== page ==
It's sometimes more difficult to get students to want to participate or talk about their dyslexia, Donna Owens said. But as word gets out, teenagers are starting to take notice. During the last event, one student came from Fredricksburg because there were no groups for dyslexic students in that area, she said.
It's part of the reason Jack and Sara Jane have told MTD members to bring friends with them, to help bring them out into the open. Having friends around makes it easier to open up and talk about what's going on without being self conscious, they said.
Already, parents are appreciative of what MTD is trying to do for dyslexic children.
Cloe Chin, who organized Decoding Dyslexia, a group for parents with dyslexic children, said she thinks knowing Jack and Sara Jane is beneficial to her son who is dealing with the condition as a fourth grader. The group has grown from 20 members to more than 110.
Chin has been advocating for better training and education for teachers who might have dyslexic students to help them understand how those students learn, but said that in many cases, teachers or others inside schools might not be able to use "dyslexic" when talking to parents about their child's struggles. Allusions can be made to having symptoms similar to dyslexia, but drawing a direct line is advised against unless an expert is called in for consultation.
Her own son is very bright but was reading well below grade level before his diagnosis. "It's tough because kids don't ever want to be labeled," especially as different from their friends, she said of her family's experience.
For Jack and Sara Jane to step up is empowering, she said.
"Kids need to step up and advocate for themselves," Chin said. It could be easy for teachers to pass judgment on a student who has trouble reading or spelling without understanding the education difficulty they're facing.
At the beginning of this school year, she had her son write a letter to his teachers explaining his dyslexia and how he learns. She's also proud he has Jack and Sara Jane to look up to as he moves through school.
"I think it's phenomenal," she said of MTD. "Lots of the kids that have dyslexia don't know other kids with dyslexia. I look at Jack and Sara Jane and how they make this out to be a positive thing. We are not misfits, we're cool, look how creative we can be."
That creativity came in handy for Nancy Van Doren when she was running for election to the Arlington County School Board. Knowing the Owens family from Donna Owens' work on special education issues — Van Doren previously served as chair of the school district's special education advisory committee, a position Donna Owens now holds — and their work on her campaign, Jack volunteered to help with the new media portion.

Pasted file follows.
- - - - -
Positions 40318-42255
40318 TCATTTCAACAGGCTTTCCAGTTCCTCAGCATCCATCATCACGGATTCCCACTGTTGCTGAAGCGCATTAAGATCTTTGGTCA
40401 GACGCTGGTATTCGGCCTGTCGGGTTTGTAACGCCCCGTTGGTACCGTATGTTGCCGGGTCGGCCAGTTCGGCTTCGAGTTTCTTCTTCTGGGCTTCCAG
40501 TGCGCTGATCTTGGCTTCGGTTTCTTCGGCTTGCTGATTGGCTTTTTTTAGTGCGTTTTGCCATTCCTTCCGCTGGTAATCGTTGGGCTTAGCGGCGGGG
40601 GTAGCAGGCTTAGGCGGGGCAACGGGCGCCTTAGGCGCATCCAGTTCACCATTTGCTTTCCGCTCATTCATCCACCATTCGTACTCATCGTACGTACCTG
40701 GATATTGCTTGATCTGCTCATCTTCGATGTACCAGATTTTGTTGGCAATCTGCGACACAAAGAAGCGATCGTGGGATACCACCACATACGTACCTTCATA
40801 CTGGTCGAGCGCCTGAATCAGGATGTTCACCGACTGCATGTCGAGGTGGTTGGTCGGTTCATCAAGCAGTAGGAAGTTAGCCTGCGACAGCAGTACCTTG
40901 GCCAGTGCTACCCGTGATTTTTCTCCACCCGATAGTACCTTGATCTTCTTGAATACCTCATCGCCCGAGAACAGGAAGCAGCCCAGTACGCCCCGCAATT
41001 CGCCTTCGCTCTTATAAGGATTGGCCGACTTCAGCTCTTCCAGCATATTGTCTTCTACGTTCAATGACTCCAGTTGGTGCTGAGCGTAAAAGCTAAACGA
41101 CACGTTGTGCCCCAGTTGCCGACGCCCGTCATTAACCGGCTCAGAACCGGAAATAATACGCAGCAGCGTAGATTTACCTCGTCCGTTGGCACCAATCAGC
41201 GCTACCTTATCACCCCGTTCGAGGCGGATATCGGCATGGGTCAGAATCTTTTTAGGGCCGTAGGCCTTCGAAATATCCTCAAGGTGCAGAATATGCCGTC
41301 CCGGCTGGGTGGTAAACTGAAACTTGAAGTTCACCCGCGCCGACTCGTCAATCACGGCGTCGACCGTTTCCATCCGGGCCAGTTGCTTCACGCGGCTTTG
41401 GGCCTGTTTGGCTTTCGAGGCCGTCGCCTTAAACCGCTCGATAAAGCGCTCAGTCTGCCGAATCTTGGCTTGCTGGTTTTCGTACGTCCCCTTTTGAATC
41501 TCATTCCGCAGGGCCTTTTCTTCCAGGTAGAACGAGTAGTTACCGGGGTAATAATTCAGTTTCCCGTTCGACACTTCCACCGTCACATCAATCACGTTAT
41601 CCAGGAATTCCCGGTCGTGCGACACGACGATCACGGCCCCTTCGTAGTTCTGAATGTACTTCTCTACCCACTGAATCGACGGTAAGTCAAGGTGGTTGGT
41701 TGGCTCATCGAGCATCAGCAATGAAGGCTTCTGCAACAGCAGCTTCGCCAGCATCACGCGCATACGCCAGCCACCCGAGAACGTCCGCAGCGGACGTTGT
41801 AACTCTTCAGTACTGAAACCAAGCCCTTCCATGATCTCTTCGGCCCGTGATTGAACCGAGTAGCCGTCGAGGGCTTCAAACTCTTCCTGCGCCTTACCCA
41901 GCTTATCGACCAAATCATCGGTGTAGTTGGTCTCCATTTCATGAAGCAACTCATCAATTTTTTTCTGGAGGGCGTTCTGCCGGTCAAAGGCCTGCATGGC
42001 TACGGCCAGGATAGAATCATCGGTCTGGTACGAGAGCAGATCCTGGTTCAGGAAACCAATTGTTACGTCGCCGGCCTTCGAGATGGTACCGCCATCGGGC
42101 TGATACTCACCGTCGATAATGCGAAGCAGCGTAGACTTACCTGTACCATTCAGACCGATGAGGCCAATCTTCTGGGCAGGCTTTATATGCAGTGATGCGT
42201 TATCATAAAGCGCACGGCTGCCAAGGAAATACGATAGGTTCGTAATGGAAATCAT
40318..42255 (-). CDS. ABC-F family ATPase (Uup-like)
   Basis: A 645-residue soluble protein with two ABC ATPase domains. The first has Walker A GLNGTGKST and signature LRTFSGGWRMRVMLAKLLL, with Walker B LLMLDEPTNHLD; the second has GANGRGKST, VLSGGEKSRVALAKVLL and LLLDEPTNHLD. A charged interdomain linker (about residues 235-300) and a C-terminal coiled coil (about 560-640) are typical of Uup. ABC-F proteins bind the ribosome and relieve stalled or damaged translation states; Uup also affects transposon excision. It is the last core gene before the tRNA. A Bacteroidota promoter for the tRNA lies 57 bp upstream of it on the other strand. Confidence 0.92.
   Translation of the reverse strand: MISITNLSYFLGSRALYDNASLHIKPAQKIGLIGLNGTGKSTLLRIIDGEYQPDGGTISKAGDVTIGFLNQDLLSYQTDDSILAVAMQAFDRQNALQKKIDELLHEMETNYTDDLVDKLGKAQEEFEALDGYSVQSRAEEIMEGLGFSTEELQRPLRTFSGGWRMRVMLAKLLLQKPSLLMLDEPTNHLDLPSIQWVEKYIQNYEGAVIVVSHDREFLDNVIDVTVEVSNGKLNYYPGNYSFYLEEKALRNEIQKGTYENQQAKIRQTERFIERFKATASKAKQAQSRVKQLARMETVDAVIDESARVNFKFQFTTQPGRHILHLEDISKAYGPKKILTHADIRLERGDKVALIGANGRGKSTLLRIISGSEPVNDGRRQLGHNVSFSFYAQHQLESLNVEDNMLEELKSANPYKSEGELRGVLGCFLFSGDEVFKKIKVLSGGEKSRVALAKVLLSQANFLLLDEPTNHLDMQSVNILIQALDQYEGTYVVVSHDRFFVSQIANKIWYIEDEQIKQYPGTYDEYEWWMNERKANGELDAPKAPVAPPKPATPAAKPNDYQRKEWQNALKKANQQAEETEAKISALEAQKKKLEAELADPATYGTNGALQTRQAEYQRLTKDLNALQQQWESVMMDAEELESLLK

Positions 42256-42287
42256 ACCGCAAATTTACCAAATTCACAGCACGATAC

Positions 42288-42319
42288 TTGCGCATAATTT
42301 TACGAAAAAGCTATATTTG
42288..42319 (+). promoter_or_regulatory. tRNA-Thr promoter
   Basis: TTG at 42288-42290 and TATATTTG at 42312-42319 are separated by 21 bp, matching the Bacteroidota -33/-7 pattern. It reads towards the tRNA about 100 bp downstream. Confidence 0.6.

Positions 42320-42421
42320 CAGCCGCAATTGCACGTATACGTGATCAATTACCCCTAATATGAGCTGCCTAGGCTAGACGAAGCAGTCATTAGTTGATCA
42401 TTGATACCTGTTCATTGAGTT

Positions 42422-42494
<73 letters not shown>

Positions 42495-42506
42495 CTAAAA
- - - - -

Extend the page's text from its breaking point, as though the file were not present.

"Jack is a real wiz with computers and software," Van Doren said. "He offered to start a website for me and I wanted to learn. Within a couple of days, he had a website it, a logo for it, content pages posted. He set up the back operations for it, a database that collected the information people provided, and he also set up PayPal so people could make contributions. It was all so seamless. I was unbelievably impressed and thrilled."
She was equally impressed with the way he handled himself amongst the rest of her campaign volunteers, which she lovingly described as very driven, focused women.
"Jack would sit there with 10 high-powered, opinionated women and navigated the waters perfectly," she said.
As the mother of a daughter who has some special education needs, Van Doren said it's important that dyslexic children and others are mainstreamed in classrooms and not relegated to separate classrooms. That's part of the reason she asked Jack to introduce her during an important campaign event, even if others had suggested she not make special education issues a keystone of her campaign.
"Arlington is blessed to have them move here," she said of the Owens family. "I'm really grateful they're here."
To learn more about the group and get involved, go to http://www.morethandyslexics.com/ or www.facebook.com/morethandyslexics. MTD is hosting an event for students with dyslexia this Sunday, Feb. 22, a Pinzimini restaurant inside the Westin Arlington Gateway Hotel, 801 North Glebe Road, starting at 12:30 p.m. The event will include a guest speaker, author Gary Karton, followed by a discussion on technology and skating at the Kettler Ice Rink. More information on the event is available on MTD's website.